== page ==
For example, he is more impressed by the native South American civilisation that couldn’t build a wheel even till the 16th century than the Indian civilisation (Hindu, to be precise) that was writing epics and mapping constellations 3000 years ago.

I’m reading “From the Beginning of Time: Modern Science and the Puranic Universe” in which the author explains that the ancient Hindus new how the sun goes through the different stages, from a young star to the red giant to the white golf, during its life cycle and how this affects life on Earth. And how they have been using a universal time reference based on stars and other celestial objects for more than 2000 years. Not a single scientist or mathematician was burnt alive or executed in ancient India just because he or she presented a different perspective, contrary to how scientists were executed in the West.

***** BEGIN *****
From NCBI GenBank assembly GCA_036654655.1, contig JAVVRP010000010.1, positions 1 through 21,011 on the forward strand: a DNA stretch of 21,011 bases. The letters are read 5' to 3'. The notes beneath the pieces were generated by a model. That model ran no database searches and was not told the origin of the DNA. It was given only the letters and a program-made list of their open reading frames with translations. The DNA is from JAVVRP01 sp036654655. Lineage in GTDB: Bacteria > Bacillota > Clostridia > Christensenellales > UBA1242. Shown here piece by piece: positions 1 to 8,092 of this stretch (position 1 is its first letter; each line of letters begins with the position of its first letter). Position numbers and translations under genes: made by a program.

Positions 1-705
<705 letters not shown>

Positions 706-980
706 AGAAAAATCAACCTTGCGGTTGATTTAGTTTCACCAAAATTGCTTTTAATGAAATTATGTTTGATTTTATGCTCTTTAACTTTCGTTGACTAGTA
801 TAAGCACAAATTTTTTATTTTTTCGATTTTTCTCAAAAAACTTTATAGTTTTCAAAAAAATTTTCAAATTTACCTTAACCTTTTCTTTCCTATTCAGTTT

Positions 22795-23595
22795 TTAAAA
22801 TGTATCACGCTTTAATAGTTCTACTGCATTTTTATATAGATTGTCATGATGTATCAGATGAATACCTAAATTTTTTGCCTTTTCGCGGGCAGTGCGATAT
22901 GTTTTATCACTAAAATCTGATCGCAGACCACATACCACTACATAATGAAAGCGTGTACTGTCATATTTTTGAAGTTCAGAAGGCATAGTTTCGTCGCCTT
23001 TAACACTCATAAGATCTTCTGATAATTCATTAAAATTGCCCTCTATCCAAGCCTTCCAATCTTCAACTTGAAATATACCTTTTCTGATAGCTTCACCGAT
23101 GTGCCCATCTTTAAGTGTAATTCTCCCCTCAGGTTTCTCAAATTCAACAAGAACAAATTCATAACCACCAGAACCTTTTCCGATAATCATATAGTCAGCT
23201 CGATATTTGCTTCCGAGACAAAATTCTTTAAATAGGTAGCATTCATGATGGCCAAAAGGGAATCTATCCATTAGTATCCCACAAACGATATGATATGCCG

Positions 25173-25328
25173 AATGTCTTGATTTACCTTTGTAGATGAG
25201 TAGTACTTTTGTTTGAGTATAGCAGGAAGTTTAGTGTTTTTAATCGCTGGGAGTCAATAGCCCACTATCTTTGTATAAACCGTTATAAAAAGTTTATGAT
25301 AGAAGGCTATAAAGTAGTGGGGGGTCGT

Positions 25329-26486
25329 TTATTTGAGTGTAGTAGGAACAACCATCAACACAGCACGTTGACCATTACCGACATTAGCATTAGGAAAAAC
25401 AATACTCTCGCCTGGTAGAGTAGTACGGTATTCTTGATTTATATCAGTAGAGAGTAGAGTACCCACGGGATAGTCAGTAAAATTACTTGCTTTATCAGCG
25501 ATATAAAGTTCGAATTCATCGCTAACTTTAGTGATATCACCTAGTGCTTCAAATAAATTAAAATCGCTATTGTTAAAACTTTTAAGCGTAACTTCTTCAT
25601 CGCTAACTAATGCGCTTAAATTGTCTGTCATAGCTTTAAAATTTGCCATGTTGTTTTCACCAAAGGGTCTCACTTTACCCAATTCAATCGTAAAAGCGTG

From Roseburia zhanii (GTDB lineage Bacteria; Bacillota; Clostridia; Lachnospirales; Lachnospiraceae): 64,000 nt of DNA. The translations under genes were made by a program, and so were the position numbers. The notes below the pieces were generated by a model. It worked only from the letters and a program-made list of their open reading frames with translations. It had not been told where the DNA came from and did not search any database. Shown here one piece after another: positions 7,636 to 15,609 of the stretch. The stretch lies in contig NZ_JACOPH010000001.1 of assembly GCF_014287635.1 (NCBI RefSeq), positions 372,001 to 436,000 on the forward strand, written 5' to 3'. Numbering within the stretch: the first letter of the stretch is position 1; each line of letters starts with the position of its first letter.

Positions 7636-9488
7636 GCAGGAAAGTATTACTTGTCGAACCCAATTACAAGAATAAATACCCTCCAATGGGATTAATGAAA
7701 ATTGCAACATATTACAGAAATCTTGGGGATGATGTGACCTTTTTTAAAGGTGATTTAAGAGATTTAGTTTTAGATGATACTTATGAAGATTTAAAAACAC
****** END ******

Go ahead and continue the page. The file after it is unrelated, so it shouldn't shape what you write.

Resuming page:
Other than that, for world history and some philosophical take on what life really means and where it is leading, it is a good read. As an Indian reader, if you can surpass the way he has touched upon Hinduism and the Indian history, reading this book wouldn’t be a waste. In fact, I highly recommend it.

I don’t care much about being politically correct. Things are just right or wrong and yes, sometimes there are grey areas in this is why we write, don’t we?